ALMA spots surprising spiral structure, reveals secrets of a dying star

Oct 10, 2012
Observations using the Atacama Large Millimeter/submillimeter Array have revealed an unexpected spiral structure in the material around the old star R Sculptoris. This feature has never been seen before and is probably caused by a hidden companion star orbiting the star. This slice through the new ALMA data reveals the shell around the star, which shows up as the outer circular ring, as well as a very clear spiral structure in the inner material. Credit: ALMA (ESO/NAOJ/NRAO)

(Phys.org)—Astronomers using the Atacama Large Millimeter/submillimeter Array have discovered a totally unexpected spiral structure in the material around the old star R Sculptoris. This is the first time that such a structure has been found around a red giant star. It is also the first time that astronomers could get full three-dimensional information about such a spiral. This work is one of the first ALMA early science results to be published.

A team using the Atacama Large Millimeter/submillimeter Array (ALMA), the most powerful millimetre/submillimetre telescope in the world, has discovered a surprising in the gas around the red R Sculptoris. This means that there is probably a previously unseen orbiting the star. The astronomers were also surprised to find that far more material than expected had been ejected by the red giant.

"We've seen shells around this kind of star before, but this is the first time we've ever seen a spiral of material coming out from a star, together with a surrounding shell," says the lead author on the paper presenting the results, Matthias Maercker (ESO and Argelander Institute for Astronomy, University of Bonn, Germany).

Because they blow out large amounts of material, like R Sculptoris are major contributors to the dust and gas that provide the bulk of the raw materials for the formation of of stars, and subsequently for life.

Even in the Early Science phase, when the new observations were made, ALMA greatly outperformed other submillimetre observatories. Earlier observations had clearly shown a spherical shell around R Sculptoris, but neither the spiral structure nor a companion was found.

"When we observed the star with ALMA, not even half its antennas were in place. It's really exciting to imagine what the full ALMA array will be able to do once it's completed in 2013," adds Wouter Vlemmings (Chalmers University of Technology, Sweden), a co-author of the study.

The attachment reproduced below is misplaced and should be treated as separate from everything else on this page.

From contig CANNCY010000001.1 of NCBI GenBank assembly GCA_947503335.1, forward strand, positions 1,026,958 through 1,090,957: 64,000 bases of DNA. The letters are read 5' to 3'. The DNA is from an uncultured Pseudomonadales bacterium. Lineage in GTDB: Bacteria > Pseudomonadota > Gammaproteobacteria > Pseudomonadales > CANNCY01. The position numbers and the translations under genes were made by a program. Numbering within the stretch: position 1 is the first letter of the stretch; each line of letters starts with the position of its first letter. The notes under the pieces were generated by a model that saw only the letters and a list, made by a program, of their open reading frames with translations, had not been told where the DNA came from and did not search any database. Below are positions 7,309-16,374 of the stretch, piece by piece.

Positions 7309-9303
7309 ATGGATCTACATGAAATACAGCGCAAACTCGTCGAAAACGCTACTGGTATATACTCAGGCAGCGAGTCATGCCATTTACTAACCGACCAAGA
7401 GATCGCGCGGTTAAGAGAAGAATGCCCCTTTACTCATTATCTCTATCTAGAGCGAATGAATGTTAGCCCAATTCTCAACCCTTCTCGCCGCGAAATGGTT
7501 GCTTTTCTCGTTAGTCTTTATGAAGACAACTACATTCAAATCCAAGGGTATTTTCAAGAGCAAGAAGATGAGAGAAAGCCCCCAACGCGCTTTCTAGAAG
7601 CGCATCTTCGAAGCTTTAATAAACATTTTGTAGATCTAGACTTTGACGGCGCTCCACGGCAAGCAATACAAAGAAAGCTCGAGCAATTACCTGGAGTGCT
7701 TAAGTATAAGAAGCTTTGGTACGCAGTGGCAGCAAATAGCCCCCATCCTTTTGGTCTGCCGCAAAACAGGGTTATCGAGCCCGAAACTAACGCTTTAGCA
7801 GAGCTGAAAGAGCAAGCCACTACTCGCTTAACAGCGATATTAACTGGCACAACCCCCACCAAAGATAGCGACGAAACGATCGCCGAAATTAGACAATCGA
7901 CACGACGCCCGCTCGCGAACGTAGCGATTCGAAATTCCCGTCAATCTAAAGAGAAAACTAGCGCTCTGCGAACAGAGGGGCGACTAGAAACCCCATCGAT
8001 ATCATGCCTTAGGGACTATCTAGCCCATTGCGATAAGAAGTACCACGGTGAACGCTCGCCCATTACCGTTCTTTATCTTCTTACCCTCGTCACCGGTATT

Late in their lives, stars with masses up to eight times that of the Sun become red giants and lose a large amount of their mass in a dense stellar wind. During the red giant stage stars also periodically undergo thermal pulses. These are short-lived phases of explosive helium burning in a shell around the stellar core. A thermal pulse leads to material being blown off the surface of the star at a much higher rate, resulting in the formation of a large shell of dust and gas around the star. After the pulse the rate at which the star loses mass falls again to its normal value.

Thermal pulses occur approximately every 10 000 to 50 000 years, and last only a few hundred years. The new observations of R Sculptoris show that it suffered a thermal pulse event about 1800 years ago that lasted for about 200 years. The companion star shaped the wind from R Sculptoris into a spiral structure.

"By taking advantage of the power of ALMA to see fine details, we can understand much better what happens to the star before, during and after the thermal pulse, by studying how the shell and the spiral structure are shaped," says Maercker. "We always expected ALMA to provide us with a new view of the Universe, but to be discovering unexpected new things already, with one of the first sets of observations is truly exciting."

In order to describe the observed structure around R Sculptoris, the team of astronomers has also performed computer simulations to follow the evolution of a binary system. These models fit the new ALMA observations very well.

"It's a real challenge to describe theoretically all the observed details coming from ALMA, but our computer models show that we really are on the right track. ALMA is giving us new insight into what's happening in these stars and what might happen to the Sun in a few billion years from now," says Shazrene Mohamed (Argelander Institute for Astronomy, Bonn, Germany and South African Astronomical Observatory), a co-author of the study.

"In the near future, observations of like R Sculptoris with ALMA will help us to understand how the elements we are made up of reached places like the Earth. They also give us a hint of what our own star's far future might be like," concludes Matthias Maercker.

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More information: This research was presented in a paper, "Unexpectedly large mass loss during the thermal pulse cycle of the red giant star R Sculptoris", by Maercker et al. to appear in the journal Nature.

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dtyarbrough
1.3 / 5 (15) Oct 10, 2012
"Earlier observations had clearly shown a spherical shell around R Sculptoris, but neither the spiral structure nor a companion was found."
When did this spherical shell turn into a ring? Stars explode due to extreme spin. Centrifugal force at the equator allow a small area to erupt as the star collapses in all other areas, like a hole in a balloon. The spiral is created by the eruption and rotation of the star. As the material slows, it creates the ring as the spirals bunch up. It is the spin of stars that allow gravity to compact them to the point where runaway fission may occur and create the explosion. Fusion doesn't occur in stars except during these explosions or when they collide at the centers of galaxies.